Ridiculous? Sure. A cartoon? Absolutely: Hidden among the toile de Jouy patterns and tapestry embroideries, Japanese anime faces peeked out. There to be worn? Not the pastry dresses anyway (the brocade jean jackets and shepherdess pedal pushers maybe). They were there to make a point.

Before the excesses of the 1980s, after all (the ones that have been referenced on so many other runways), there were the excesses of the 1780s.

It’s a complicated proposition using a runway show of expensive party clothes as a treatise on wealth disparity and the obliviousness of the ruling class. After all, the people who buy them are exactly the people being taken to task. As the show notes read, “the confectionery cocktail dresses stand as a sly comment on the denseness of certain people in power.” Mr. Scott elides the issue by turning it into a joke. The question is: at whose expense?

The Paradox of Lace

For a long time, Miuccia Prada was considered the political consciousness of Milanese fashion, the designer who most used her work to wrestle with the world around her. She still does, but now she has company. Whereas Mr. Scott uses fashion as a form of stand-up, however, made for the Instagram age, Mrs. Prada uses it as a way of thinking out loud.

And this time she was thinking about many of the same variables as Mr. Scott — the clichéd tropes of femininity — though her focus was not so much economic inequality and its historical pop culture poster girl as it was gender parity and its imagery.

In the world of Elizabeth Warren and Ursula von der Leyen and Margrethe Vestager, the assumption that a woman who comes out fighting has to hide in a man’s suit has shattered. But what happens next? Can you be a powerful woman without giving up the symbols associated with the concept of the weaker sex (see, for example, the wardrobe of that famous pastry-loving young queen)?

Turned out this was one of the questions of the week. It’ll probably be one of the questions of the decade. Mrs. Prada just articulated it more clearly than most.

Still, it was there in Christelle Kocher’s one-season-only guest designer stint for Emilio Pucci, in which the Paris-based Koché designer known for her streetwear chic kicked the prince of prints off his pedestal, mixing the famous Pucci swirls with lace and torn stockings, sweats and boxer shorts. Think Madonna in “Desperately Seeking Susan” transplanted to Capri, and you’ll get the idea.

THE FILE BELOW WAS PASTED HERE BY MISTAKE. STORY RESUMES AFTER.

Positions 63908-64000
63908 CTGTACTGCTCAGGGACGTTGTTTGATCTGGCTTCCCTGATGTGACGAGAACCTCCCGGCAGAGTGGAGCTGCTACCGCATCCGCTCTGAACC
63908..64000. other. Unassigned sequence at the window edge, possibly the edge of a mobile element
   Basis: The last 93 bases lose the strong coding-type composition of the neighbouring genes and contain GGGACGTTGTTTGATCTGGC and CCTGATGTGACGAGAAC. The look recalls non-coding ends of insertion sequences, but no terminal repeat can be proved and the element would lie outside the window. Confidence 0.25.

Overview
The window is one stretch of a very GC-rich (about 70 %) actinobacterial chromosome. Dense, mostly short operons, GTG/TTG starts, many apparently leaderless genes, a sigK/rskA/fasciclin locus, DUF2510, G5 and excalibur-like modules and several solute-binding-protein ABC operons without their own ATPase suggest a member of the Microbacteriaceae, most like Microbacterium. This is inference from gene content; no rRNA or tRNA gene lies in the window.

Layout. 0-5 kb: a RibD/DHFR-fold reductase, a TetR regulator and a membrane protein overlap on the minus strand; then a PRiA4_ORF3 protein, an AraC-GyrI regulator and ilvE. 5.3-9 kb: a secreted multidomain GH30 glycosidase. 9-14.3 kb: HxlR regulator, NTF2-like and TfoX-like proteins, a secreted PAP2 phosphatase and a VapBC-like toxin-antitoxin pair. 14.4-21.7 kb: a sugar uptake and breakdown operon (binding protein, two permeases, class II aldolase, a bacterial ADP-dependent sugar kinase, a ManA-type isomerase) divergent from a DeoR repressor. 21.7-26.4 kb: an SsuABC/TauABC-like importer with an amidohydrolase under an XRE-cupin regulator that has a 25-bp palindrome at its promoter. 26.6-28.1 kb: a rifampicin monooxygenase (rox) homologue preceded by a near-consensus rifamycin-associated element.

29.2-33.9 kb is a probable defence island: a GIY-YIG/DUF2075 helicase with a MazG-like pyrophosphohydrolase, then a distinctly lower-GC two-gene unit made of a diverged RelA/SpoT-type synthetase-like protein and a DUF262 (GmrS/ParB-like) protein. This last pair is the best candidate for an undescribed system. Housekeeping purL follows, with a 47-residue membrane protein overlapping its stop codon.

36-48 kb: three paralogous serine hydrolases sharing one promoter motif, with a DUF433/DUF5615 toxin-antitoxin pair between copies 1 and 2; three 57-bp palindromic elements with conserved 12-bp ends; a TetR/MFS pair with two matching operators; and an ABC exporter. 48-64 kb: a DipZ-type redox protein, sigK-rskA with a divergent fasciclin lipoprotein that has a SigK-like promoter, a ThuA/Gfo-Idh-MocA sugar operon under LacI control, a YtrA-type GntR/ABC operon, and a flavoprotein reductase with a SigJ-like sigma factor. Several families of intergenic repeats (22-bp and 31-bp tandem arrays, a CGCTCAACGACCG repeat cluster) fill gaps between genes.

And it was there in Silvia Fendi’s somewhat heavy-handed boudoir-to-boardroom show at Fendi, with its uneasy juxtapositions of shell pink and dark gray; thickening leather and frothing lace; puffed sleeves yanked off the shoulder and dropped down, so they looked both girlie and aggressively oversize at the same time. It’s “subversive for a strong woman to dress like a femme fatale,” Ms. Fendi said before the show (she herself was wearing a buffalo plaid shirt and gray pants). That is true. But it is still using the old gender stereotypes, when the goal should be to break them down entirely.

An Aside

Speaking of which: At Tod’s, the new designer Walter Chiapponi was also trying to break out of a stale mold — the “Italian lifestyle” leatherfest that the brand has been locked in for awhile now. And though he managed to let the stuffing out in slouchy wide wale corduroys that hung off the hips and puddled on the floor paired with cropped knits and tweedy blazers, in tailored 1970s greatcoats and patched upcycled leather, there was still too much residue of the old bourgeois loafer set to really signal a new dawn.

Still, it’s going in the right direction, especially the big quilted feed bags with the logo reduced to a tiny T on the side. Hopefully, next time they’ll let him use a bigger mallet to smash through the formula.

Then Prada Shrugged

Or at least reduce it to its constituent parts so it can be rebuilt in new form. See Ms. Prada’s 1940s silhouettes — strong shoulders, belted jackets, mid-calf skirts — hung with Viennese Secession-era jet bead fringe (fringe is turning into a trend this season); the masculine fabrics (tweed, wool, flannel) undercut by skirts sliced into carwash strips to liberate the legs; the shirts and ties atop sheer skirts; the dream weaver lotus flower prints on strict silk pajama suits.

Her show took place at the Fondazione Prada in a sunken plaza set with a statue of Atlas at the center: the Greek god whose fate it was to hold the world on his shoulders. The implication being that now it is women who have assumed the burden — which means it’s time to renegotiate what that power looks like, whether in our own closets or the world.

In the meantime, want some cake?